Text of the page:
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Re: T.Rex Feather Skepticism

Auks actually vary a fair bit in the degree of motor ability at hatching; the only really precocial forms are some murrelets. However, they nearly all nest on remote cliffsides, so they are not 'ground birds' in the same way that I meant in my previous post. As Denver Fowler already pointed out, seabirds such as pelecaniforms and procellariforms have altricial young, but also nest in remote locations, such as islands or cliffsides (granted, pelecaniformes is likely not monophyletic, but the point still holds). Ground-living parrots are probably the best example of altricial ground birds, and they presumably are altricial because of phylogenetic constraints. The question there would be whether the offspring are less altricial than most parrots. Other recently flightless lineages might also be a good place to look. Galapagos cormorants are presumably still semialtricial, though they may be more precocial than most comorants.

Secretary birds nest on elevated platforms (mostly in small trees), so they do not count as 'ground birds' from a nesting standpoint, though they certainly are ground feeders. They might be expected to be slightly less altricial than most falconiform birds, but I do not have any good life history data on them handy at the moment. The ecological equivalent in S. America would be Seriemas, and I do believe the offspring in that case start hunting on the ground with the parents at a relatively small body size, and might be considered somewhat precocial (but again, I need to check the literature to confirm that).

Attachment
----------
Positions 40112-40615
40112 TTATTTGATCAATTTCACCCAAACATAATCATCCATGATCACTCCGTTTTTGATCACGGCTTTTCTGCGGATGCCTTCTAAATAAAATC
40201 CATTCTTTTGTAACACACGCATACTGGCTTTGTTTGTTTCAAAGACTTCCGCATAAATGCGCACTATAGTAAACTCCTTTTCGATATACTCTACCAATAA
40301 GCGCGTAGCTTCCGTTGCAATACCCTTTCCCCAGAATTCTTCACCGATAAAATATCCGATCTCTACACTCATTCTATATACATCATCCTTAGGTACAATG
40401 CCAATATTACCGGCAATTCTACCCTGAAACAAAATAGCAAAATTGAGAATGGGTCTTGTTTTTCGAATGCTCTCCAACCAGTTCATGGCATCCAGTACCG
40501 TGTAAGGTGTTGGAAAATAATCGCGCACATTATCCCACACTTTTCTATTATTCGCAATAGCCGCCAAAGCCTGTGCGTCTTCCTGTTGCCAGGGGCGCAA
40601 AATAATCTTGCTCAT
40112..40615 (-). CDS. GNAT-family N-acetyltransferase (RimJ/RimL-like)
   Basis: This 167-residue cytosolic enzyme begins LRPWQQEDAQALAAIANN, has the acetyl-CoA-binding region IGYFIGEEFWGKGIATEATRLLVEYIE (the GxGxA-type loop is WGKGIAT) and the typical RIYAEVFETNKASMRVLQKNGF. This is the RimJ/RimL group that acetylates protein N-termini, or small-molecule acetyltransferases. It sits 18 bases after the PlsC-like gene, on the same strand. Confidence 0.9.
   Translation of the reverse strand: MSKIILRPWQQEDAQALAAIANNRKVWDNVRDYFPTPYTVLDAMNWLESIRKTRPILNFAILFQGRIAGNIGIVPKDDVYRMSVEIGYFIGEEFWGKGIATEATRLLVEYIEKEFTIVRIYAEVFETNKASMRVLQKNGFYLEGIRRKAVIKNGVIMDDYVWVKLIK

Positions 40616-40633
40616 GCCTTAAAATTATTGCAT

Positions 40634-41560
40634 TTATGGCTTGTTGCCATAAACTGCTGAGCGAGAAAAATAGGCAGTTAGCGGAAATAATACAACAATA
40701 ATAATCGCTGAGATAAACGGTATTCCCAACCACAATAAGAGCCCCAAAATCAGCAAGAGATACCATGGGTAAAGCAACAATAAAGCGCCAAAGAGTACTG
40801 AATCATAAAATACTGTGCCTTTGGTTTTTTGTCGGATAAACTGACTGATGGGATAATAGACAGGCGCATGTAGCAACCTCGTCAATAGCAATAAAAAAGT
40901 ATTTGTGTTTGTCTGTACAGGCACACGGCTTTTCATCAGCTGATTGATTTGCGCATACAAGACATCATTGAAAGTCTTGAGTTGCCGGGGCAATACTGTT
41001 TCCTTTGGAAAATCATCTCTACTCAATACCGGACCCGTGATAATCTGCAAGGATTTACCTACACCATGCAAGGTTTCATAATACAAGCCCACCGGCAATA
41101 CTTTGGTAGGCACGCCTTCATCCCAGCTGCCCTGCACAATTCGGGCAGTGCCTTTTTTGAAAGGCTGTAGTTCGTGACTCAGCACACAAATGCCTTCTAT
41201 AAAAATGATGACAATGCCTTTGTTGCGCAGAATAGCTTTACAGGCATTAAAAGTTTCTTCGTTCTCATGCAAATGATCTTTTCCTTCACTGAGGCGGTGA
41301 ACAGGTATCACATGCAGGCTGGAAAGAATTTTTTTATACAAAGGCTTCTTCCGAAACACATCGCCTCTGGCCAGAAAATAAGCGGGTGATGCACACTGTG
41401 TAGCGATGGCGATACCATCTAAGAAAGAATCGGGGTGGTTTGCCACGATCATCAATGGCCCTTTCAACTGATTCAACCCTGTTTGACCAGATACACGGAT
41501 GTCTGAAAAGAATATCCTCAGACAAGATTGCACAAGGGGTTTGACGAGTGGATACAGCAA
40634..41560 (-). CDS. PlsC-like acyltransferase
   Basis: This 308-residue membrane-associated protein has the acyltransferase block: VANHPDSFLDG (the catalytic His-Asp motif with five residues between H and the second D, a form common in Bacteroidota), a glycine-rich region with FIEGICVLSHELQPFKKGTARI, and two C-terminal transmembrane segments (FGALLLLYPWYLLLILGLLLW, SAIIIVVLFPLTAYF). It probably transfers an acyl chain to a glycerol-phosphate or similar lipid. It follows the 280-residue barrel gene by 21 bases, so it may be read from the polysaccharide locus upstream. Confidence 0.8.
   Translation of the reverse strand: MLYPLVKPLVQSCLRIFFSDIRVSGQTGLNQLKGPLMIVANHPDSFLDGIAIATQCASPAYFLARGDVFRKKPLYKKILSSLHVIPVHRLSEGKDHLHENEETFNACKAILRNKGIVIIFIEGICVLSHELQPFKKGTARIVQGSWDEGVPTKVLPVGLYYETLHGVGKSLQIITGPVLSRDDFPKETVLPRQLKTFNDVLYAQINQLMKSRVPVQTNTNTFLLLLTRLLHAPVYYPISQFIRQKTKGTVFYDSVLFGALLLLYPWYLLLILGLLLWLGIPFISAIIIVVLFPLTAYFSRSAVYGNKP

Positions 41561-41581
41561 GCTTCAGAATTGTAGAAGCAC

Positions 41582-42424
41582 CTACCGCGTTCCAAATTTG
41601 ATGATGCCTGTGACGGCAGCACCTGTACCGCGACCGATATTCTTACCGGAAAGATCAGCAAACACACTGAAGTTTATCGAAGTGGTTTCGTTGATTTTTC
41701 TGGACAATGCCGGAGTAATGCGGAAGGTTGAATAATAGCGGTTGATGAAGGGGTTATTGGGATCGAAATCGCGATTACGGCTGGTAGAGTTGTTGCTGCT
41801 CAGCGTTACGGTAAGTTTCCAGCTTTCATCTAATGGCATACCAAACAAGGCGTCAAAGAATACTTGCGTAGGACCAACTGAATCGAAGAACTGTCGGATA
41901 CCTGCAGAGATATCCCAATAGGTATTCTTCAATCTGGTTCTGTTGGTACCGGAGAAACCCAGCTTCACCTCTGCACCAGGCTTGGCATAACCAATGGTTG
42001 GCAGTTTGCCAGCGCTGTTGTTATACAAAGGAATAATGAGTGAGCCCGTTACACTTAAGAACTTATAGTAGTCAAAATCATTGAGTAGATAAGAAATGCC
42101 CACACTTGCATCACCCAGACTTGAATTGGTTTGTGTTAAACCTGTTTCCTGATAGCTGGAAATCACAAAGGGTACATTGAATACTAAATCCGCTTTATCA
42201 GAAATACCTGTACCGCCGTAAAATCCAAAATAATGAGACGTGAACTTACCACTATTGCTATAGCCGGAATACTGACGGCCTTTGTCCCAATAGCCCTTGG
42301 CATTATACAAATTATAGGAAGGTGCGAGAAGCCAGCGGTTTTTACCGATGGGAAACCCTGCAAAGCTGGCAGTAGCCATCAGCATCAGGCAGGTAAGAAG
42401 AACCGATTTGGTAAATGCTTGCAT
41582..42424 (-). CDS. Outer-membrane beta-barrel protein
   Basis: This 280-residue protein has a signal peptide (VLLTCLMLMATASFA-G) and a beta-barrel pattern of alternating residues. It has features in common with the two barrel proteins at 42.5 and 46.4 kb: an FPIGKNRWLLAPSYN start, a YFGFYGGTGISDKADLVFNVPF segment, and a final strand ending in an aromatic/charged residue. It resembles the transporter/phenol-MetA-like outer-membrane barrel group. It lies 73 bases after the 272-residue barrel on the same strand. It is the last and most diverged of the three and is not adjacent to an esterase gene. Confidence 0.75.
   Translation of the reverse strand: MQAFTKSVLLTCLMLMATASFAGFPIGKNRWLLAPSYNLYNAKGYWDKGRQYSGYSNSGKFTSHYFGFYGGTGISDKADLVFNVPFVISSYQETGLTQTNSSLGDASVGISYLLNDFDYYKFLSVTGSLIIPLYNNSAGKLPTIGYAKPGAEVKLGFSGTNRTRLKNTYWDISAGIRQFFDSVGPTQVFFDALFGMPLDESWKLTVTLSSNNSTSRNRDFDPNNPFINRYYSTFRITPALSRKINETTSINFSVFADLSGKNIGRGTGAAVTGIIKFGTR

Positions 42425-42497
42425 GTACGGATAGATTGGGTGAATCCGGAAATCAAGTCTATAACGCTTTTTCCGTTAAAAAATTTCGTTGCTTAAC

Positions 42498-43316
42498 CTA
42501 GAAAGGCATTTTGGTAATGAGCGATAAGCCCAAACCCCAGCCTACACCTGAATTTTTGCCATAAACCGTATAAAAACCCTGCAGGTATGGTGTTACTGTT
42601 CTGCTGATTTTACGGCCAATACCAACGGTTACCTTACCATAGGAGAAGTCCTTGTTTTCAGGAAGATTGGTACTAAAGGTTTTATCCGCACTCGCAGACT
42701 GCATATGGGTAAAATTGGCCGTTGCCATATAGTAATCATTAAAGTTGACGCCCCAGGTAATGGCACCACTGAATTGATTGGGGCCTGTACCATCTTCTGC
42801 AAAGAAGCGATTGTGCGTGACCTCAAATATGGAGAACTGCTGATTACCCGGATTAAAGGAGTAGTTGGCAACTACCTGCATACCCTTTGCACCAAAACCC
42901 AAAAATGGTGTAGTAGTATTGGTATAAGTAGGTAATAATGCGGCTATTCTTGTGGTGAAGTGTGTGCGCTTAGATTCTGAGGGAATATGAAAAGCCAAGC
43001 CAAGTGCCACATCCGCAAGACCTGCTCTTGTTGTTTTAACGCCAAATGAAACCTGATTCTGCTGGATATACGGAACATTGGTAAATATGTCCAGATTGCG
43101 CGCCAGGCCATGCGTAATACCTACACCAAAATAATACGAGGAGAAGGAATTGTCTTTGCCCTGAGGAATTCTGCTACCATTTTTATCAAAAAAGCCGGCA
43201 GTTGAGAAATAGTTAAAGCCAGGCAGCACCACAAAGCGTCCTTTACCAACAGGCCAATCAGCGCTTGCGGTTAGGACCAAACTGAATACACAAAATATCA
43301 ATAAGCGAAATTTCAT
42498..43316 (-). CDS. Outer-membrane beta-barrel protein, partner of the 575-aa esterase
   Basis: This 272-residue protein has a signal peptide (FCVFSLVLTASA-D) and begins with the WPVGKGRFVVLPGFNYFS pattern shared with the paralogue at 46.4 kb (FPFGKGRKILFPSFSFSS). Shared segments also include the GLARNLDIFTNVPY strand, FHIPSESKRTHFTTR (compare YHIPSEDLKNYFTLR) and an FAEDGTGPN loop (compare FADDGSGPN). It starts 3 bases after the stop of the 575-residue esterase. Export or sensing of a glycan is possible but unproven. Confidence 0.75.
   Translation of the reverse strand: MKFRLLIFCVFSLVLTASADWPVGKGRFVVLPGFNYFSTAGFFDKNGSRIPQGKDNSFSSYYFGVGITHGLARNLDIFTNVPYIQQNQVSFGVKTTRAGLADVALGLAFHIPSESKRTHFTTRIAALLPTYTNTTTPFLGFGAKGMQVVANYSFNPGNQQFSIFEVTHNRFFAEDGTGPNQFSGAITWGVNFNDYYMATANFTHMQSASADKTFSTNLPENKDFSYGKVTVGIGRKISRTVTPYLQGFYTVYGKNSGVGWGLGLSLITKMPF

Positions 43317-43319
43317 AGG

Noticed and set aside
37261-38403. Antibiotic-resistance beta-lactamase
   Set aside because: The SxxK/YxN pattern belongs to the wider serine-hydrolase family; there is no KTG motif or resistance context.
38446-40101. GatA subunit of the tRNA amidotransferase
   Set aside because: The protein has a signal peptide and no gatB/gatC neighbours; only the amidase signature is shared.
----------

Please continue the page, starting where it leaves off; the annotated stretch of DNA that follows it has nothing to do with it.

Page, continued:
Oh, and penguins are either labeled as semiprecocial or semialtricial, depending on who you ask (and what system you use). Generally, the are highly dependent on care and some warmth from adults, but they can walk well from an early age, thus they maintain the common (but hardly fixed) pattern of ground-nesters generally having young that are mobile early. Also, from a feeding standpoint, penguins are much more akin to volant birds. That is, the young are under selection to grow rapidly and attain the ability to fly (subaqueous flight, in this case), in order to feed themselves. This follows the other common (but again, often broken) pattern that birds which require flight to feed independently are somewhat more altricial (in comparison to animals like grebes, loons, ducks, grouse, etc).

--Mike Habib

On Thursday, September 15, 2005, at 04:22 AM, Brian Lauret wrote:

I believe that finfoots hatch very altricial, though the parents do take them in those wing-pouches of course..what about penguins and petrels by the way? Auks? Or don't they qualify as ground-birds? Kakapo also hatch altricial,as do ground and night parrots..hey! here we might have real altricial ground birds! Perhaps secretary birds could also be included?